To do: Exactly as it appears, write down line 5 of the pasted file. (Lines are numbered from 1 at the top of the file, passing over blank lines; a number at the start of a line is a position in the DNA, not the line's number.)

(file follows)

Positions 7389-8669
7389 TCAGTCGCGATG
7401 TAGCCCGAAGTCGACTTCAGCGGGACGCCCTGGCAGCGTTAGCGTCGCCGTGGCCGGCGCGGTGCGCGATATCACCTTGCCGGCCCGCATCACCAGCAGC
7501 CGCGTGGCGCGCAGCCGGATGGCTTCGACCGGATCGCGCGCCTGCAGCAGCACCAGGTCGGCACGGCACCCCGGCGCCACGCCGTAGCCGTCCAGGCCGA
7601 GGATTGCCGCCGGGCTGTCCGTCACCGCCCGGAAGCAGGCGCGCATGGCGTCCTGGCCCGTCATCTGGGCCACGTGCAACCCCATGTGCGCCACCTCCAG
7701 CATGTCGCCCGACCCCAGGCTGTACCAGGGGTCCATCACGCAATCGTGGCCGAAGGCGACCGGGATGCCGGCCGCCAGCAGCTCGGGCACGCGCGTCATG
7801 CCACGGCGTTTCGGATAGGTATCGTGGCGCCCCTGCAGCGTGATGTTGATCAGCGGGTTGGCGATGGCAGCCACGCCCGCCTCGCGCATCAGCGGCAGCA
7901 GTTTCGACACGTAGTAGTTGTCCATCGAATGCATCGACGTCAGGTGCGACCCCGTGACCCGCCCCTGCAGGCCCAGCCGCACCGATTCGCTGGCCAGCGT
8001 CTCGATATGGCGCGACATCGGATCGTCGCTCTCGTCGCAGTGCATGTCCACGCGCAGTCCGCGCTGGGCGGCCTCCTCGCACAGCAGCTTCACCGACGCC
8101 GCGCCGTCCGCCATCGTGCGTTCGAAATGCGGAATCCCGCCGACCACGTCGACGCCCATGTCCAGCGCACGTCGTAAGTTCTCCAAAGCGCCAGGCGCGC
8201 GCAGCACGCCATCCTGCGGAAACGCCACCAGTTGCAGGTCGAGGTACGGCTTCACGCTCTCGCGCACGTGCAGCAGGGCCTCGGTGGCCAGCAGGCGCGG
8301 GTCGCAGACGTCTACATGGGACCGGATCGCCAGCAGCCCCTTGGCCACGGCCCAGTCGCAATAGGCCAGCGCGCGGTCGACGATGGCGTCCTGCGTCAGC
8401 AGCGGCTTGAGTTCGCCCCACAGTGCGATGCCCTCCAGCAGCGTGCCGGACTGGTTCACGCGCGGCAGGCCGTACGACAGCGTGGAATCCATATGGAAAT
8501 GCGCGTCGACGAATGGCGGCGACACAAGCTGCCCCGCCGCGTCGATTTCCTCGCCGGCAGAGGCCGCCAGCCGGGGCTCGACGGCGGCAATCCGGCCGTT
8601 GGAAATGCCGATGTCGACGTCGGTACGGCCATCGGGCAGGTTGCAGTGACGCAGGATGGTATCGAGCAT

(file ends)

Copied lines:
7601 GGATTGCCGCCGGGCTGTCCGTCACCGCCCGGAAGCAGGCGCGCATGGCGTCCTGGCCCGTCATCTGGGCCACGTGCAACCCCATGTGCGCCACCTCCAG